For breakfast I had a breakfast BLT sandwich at Harvest Moon, with coffee, and finished part 2 of The Fortress of the Pearl. This story is competently written, but it just isn’t as interesting as I’d hoped. The sequences in the dream world are evocative but, big surprise, when nothing is necessarily real, or what it seems, and likely has no consequences, then the storytelling impact is lessened.

The way that Elric is portrayed in this sequence is also strange to me. Elric, at least the Elric in the stories I’ve read so far, is not a very admirable or even sympathetic character, but one of his more consistent aspects is that he has an iron will — an obsessive will, in fact — which enables him to stick to his goals through terrible trials. But in the dream worlds he is constantly distracted from his goals by the prospect of ease and comfort. It seems very out-of-character. The dreamthief Oone has to constantly work to remind him of their goal.

Despite his constant failings and displays of weakness and distractability, Oone apparently becomes attracted to him, which seems unconvincing, as he is not admirable in this sequence. Elric’s “dream self” is then unfaithful to Cymoril, but we’re not sure why. We’re told this is of no consequence at all in the real world. That just seems like a cop-out so that Moorcock could write some sex scenes, but even so, they are hardly very salacious, and so I’m not sure what the point was.

Per the Tor re-read,

Together they must pass through the seven dream-lands: Sadanor, the Land of Dreams-in-Common; Marador, the Land of Old Desires; Paranor, the Land of Lost Beliefs; Celador, the Land of Forgotten Love; Imador, the Land of New Ambition; Falador, the Land of Madness — and the seventh, which has no name “save any name the inhabitants shall give it. But there, if anywhere, you will find the Fortress of the Pearl.”

This sounds interesting, but our heroes spend so little time in each dream-land that they are not really well-differentiated. Some of the dream-lands seem to last barely a page or two. A lot of confusing things come and go, and seem never to get the slightest explanation. Some of it is probably “multiverse crap.” Oone even mentions London at one point, which makes no sense because the word means nothing to Elric.

I’ll finish it, but it’s pretty clear at this point that this is not the best that the Elric stories have to offer. So I’m not sure I will even keep this volume. It also suggests that the Moorcock Collection’s organization of Elric material by the in-universe chronology really isn’t the best way to read it. Maybe I should have read them in the publication order, as they are collected in the Del Rey series called Chronicles of the Last Emperor or Melniboné.

I could probably use the set I’ve got, and pick through it to find the stories in publication order. Maybe that’s what I should do, after finishing The Fortress of the Pearl. (But — looking at reviews of the volumes that collect the material in publication order, I see Moorcock fans complaining that it is confusing to read the stories in that order. Sigh).

Either way, I feel compelled to press on until I discover the Elric material that really lives up to its reputation, or discover the hard way that none of it is really all that and a bag of chips, and it just doesn’t hold up that well, even if it felt revolutionary to fresh-faced readers discovering it in a very different time and place.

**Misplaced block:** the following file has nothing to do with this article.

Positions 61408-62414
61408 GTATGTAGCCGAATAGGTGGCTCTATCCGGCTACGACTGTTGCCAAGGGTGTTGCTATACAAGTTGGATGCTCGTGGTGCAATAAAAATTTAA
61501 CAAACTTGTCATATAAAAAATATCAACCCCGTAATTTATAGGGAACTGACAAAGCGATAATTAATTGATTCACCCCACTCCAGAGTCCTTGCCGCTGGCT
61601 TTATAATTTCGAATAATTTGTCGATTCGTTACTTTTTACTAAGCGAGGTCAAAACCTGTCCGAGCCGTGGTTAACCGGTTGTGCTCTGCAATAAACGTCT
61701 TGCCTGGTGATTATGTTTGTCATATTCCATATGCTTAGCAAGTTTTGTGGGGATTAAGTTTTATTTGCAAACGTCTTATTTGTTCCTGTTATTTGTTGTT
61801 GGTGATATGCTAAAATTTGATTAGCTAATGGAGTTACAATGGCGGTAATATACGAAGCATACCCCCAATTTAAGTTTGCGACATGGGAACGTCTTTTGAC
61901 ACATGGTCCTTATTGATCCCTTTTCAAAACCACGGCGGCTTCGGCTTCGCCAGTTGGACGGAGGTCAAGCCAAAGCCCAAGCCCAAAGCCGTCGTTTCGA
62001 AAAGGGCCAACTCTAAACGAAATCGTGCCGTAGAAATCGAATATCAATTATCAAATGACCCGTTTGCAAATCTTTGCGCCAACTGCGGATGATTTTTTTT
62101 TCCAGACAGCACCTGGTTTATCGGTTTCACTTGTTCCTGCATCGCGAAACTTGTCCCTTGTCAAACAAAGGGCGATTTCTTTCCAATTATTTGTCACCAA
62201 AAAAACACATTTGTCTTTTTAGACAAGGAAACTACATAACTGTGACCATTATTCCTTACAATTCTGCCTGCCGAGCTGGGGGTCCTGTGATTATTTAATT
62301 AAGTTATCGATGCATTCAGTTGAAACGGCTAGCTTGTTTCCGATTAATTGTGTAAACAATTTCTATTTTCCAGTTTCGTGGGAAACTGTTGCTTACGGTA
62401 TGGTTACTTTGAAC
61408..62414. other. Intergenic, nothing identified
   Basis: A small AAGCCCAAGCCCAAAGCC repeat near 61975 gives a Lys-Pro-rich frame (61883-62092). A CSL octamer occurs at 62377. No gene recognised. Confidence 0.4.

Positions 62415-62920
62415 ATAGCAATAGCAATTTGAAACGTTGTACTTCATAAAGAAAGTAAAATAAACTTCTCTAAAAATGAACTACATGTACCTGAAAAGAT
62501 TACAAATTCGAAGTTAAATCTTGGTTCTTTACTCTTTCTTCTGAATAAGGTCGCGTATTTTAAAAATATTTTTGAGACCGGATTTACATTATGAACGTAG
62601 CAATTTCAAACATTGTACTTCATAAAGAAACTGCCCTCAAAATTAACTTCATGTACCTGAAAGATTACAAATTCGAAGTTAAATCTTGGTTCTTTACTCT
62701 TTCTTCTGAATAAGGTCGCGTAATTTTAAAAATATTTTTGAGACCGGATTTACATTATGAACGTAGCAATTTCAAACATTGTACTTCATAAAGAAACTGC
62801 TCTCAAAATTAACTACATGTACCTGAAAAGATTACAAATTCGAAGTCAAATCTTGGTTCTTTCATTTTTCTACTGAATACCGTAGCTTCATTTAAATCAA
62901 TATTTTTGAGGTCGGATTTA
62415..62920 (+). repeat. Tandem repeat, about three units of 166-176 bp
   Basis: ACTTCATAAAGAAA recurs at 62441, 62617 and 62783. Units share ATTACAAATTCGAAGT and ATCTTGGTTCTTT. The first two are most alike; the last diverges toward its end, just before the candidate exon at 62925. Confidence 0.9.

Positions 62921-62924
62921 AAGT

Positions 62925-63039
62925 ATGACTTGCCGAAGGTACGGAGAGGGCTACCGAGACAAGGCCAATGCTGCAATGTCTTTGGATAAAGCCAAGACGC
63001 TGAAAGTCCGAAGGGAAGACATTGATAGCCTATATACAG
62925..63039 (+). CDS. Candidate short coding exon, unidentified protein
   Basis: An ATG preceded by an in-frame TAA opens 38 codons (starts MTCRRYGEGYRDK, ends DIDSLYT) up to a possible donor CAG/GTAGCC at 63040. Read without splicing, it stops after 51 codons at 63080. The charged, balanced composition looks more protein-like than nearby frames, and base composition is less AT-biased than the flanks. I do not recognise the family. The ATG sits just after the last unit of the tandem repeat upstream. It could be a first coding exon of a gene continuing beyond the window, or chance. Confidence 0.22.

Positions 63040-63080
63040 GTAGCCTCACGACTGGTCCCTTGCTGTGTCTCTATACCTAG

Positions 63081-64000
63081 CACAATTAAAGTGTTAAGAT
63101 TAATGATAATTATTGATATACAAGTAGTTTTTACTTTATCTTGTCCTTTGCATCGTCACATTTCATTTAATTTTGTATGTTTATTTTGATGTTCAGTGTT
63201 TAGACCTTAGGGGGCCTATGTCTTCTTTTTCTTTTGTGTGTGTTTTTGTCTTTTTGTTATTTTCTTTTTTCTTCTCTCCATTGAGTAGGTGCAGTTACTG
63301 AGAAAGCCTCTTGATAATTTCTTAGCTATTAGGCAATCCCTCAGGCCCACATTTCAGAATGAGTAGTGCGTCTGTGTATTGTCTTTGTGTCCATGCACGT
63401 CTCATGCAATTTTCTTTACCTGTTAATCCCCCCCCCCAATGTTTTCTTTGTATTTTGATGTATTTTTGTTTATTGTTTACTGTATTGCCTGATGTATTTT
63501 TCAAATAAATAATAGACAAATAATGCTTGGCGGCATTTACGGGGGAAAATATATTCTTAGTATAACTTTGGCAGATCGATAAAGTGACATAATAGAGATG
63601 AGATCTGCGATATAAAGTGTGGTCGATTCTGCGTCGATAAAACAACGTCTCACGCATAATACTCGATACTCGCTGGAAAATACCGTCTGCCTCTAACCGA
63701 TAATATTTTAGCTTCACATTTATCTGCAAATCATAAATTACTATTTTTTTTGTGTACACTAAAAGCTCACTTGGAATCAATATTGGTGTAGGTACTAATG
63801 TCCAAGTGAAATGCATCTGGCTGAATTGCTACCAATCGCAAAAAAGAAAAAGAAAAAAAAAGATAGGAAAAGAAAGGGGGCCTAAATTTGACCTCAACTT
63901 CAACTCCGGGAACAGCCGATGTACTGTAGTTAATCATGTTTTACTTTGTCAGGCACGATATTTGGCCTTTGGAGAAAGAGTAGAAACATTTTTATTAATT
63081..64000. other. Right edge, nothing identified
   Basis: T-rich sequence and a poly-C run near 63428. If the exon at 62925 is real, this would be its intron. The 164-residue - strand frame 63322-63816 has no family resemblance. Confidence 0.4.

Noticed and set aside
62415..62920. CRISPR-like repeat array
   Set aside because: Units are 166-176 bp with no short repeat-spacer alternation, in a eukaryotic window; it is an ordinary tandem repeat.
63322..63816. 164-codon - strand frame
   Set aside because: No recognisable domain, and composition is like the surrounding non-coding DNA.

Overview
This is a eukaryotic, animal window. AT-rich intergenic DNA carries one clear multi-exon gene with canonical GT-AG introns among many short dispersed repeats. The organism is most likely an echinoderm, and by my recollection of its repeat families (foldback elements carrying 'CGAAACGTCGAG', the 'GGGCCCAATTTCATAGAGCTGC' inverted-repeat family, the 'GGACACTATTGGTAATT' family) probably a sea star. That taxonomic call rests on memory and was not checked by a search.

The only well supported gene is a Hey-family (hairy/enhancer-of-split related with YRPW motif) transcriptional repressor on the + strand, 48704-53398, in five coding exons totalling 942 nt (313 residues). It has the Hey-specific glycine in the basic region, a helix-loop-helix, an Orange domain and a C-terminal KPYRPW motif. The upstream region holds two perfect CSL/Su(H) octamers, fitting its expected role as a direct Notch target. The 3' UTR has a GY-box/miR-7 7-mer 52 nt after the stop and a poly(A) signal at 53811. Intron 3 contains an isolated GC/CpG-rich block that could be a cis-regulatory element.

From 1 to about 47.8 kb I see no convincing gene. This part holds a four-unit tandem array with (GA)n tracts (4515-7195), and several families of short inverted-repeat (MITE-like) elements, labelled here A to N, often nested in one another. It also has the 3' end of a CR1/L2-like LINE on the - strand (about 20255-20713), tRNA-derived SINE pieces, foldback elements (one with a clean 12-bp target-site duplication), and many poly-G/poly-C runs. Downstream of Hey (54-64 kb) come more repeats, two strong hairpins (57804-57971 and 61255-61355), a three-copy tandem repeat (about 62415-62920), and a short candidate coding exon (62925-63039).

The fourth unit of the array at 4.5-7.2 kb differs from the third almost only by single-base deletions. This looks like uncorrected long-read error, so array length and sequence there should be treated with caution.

It also makes me curious to track down some of Moorcock’s standalone novels, and see if they work better for me. He’s written so much — is it seventy novels? — that it seems like some of it must certainly ring my cherries! Or maybe I’m just too old and picky and cynical.


Last night after work I went to Costco as usual and I bought a smaller-than-usual load of food: fruit, pancake mix, biscuit mix, lunch meat, a big box of cut-up rotisserie chicken, one container of salmon, some canned olives, English muffins, sliced cheese, whole wheat bread, maple syrup, sweet corn, a ready-to-bake cheese pizza, and a few other things to re-stock our kitchen. For dinner we had the salmon, the cheese pizza, and the sweet corn. The house was quite trashed, so there was a significant delay while we waited for the kids to clean up some of their messes. The corn was not local, and we really should be buying local corn, but it was stil tasty and we only ate half of it.

After dinner and a bit of cleanup, the kids really wanted to watch the Miyazaki animated film Castle in the Sky. It was actually Benjamin, the four-year-old, who asked to see it. It was relatively late, but since it was a Friday night and they had been, ultimately, fairly agreeable about doing chores, I let them down into the basement, found the DVD in one of our still-packed boxes, and started watching with them. I came upstairs about halfway through the movie to let them finish it themselves.

Castle in the Sky is one of the better animated Studio Ghibli movies, and has some of the best outdoor scenes and some of the best music. It’s immersive and slow, however, and so really benefits from a big screen. I was a little surprised that Benjamin wanted to watch this one, since I didn’t think his attention span was really up for it. And shortly after I came upstairs, Grace and I started hearing the sounds of screaming bickering and fights of some kind downstairs. It looks like the movie couldn’t hold his attention after all. So that was the end of the movie, and we sent them to bed.

I kept waiting for the big thunderstorm we’ve been promised would come along and help end the near-drought conditions here. It didn’t really materialize. We only got sprinklings, and a lot of oppressive humidity. It rained at least a bit during the night, but we really didn’t get the long, gentle, soaking rain that we need. And yesterday’s prediction of an 80% chance of rain with an estimated three-quarters of an inch for today has been downgraded to a 40% chance with less than a quarter of an inch predicted. We might have thunderstorms early this evening but I’m not optimistic.